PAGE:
As a country with the largest nickel reserves in the world, Indonesia attracts many foreign companies to open and expand its factories in Indonesia, especially after the government signed a regulation banning the export of unprocessed nickel and bauxite ores, one of which is Tesla. This news was confirmed by the Minister of Industry, Agus Gumiwang. He stated that based on the ongoing discussions between Tesla and the government, they would direct their battery factory to Batang, Central Java.




In case you did not know, nickel is a critical ingredient in making batteries for Tesla electric cars. As the most crucial metal in lithium-ion batteries used to power EVs, Nickel is set to play a vital role in the world's low-carbon future. However, what nickel gives with one hand, it takes away with the other. Cited from Verisk Maplecroft, notable international affairs focus on human rights, sustainability, and ESG issues, Nickel intensive processing uses more energy, pollutes more water, and negatively impacts biodiversity. 




On 11 January 2014, Indonesian former President Yudhoyono signed a regulation banning the export of unprocessed nickel and bauxite ores. The ban was rolled back in 2017. Still, the deadline was moved back to January 2020. With this export ban, the government intended for Indonesian firms to enter the supply chain for lithium batteries, which utilizes nickel in its production. 


Luhut Pandjaitan said that Indonesia's large nickel reserves were one reason Tesla wanted to build a factory; CNBC Indonesia stated that President Jokowi had previously ordered the clearing of 4,000 hectares of land PTPN IX in Batang. 




The first phase is opened with an area of 450 hectares so that the hope is that Indonesia will be more competitive in welcoming investors with good and competitive services. As reported from detik, Tesla is predicted to produce electric cars will amount to 3.8 million units in 2025. Some even say that the figure of 5 million units depends on the development of factories they are doing in several countries. 


The average Tesla car needs 55 kg of nickel (for comparison, the Tesla Model S needs about 75 kg of nickel for its battery) to meet the 5 million electric car production needs in 2025. In that case, they will need 275 million kg (275,000 tons) of nickel; that's a considerable amount of nickel.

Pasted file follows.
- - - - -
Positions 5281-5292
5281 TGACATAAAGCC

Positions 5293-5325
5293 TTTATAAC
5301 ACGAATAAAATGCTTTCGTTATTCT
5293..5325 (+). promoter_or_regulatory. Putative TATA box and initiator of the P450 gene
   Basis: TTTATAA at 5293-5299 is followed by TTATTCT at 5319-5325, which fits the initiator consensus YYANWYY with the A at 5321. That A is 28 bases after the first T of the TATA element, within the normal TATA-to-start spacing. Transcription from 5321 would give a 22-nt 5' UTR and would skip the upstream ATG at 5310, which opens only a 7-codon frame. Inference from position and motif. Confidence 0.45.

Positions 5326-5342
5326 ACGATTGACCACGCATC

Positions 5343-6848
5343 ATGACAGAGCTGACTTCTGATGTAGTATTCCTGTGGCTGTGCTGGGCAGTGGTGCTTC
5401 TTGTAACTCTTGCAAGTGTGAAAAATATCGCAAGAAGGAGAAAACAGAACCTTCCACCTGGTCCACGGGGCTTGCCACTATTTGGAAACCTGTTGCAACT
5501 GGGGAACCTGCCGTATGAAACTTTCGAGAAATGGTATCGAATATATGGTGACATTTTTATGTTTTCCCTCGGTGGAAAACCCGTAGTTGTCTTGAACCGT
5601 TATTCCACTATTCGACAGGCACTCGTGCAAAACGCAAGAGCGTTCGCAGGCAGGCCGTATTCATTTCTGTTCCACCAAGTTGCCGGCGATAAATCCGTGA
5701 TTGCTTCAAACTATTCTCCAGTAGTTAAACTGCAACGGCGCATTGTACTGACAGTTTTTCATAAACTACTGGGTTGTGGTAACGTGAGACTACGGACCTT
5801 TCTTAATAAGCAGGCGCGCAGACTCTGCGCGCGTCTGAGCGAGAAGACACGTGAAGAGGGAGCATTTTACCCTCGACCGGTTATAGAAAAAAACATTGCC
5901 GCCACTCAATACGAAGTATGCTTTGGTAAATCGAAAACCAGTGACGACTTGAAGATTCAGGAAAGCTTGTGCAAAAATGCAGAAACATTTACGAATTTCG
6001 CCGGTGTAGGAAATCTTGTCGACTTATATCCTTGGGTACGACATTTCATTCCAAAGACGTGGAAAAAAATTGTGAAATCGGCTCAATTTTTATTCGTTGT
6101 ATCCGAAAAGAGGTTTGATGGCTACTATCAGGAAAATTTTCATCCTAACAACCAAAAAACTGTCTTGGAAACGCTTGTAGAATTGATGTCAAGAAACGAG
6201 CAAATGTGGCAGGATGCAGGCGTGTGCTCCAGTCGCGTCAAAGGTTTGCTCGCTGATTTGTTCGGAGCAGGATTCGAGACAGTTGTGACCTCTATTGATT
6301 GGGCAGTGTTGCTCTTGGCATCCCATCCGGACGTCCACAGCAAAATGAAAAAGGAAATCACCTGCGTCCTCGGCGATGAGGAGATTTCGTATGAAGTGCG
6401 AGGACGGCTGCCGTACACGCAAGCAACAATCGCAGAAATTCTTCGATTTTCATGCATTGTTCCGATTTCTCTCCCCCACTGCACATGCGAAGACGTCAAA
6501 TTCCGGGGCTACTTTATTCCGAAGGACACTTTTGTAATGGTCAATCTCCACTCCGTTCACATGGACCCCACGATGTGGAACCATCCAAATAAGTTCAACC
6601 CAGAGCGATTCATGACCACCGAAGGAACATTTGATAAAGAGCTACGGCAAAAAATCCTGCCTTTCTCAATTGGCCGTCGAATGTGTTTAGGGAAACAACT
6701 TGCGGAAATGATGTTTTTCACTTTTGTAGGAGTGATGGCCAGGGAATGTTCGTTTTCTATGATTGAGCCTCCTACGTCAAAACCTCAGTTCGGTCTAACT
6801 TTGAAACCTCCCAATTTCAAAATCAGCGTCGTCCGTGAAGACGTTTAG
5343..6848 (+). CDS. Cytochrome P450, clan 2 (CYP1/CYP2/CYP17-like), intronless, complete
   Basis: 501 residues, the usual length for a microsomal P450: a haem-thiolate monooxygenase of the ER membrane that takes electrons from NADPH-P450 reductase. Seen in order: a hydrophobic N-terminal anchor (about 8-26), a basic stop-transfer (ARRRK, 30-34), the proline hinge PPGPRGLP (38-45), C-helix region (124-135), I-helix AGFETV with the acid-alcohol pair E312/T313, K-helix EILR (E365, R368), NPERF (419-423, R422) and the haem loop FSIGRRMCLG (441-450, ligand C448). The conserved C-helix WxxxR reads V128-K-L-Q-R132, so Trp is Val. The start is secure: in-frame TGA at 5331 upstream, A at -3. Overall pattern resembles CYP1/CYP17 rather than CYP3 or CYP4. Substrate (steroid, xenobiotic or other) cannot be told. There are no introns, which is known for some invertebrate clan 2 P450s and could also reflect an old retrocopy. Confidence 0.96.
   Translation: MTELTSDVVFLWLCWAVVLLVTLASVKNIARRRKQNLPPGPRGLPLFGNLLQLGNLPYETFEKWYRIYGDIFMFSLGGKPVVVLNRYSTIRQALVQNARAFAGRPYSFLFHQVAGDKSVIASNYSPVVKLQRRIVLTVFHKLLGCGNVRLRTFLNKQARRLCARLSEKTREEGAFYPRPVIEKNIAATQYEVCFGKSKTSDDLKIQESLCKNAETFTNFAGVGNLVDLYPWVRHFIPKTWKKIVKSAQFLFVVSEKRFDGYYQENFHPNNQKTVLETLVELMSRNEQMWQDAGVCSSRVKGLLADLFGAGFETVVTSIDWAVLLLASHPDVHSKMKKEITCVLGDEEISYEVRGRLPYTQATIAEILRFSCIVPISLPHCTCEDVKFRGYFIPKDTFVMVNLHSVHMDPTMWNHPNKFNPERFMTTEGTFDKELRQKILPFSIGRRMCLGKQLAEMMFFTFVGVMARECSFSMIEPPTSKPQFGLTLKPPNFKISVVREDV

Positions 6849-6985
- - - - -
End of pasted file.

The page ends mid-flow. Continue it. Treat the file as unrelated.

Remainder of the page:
In a conference call for Tesla Q2 meeting, Tesla's chief executive Elon Musk has said he plans to offer a "giant contract for a long period of time" as long as the nickel is mined "efficiently and in an environmentally sensitive way." 


That being said, back In 2017, Philippines, the world's second-biggest nickel producer, ordered the closure of 23 mines, mainly nickel producers that account for about half of the world's top nickel ore supplier. These mines were accountable for polluting rivers, wells, and farmland, exacerbated by water scarcity. 




According to the study from Verisk Maplecroft, Nickel production uses more energy as vast amounts of energy are consumed during mining, drying, acid leaching, and refining. Laterite production also requires acid leaching, consuming sulphuric acid and ammonia, threatening the surrounding water quality and biodiversity. 


While the government's goal is to boost economic growth, that goal must be balanced with respect for our environment. It only makes sense that vehicles that plan to reduce carbon emissions are manufactured sustainably. Otherwise, as the activist Pius Ginting says, "the net result is we have clear air in our cities, but then we destroy a rich biodiversity area."


Photo by Craig Adderley from Pexels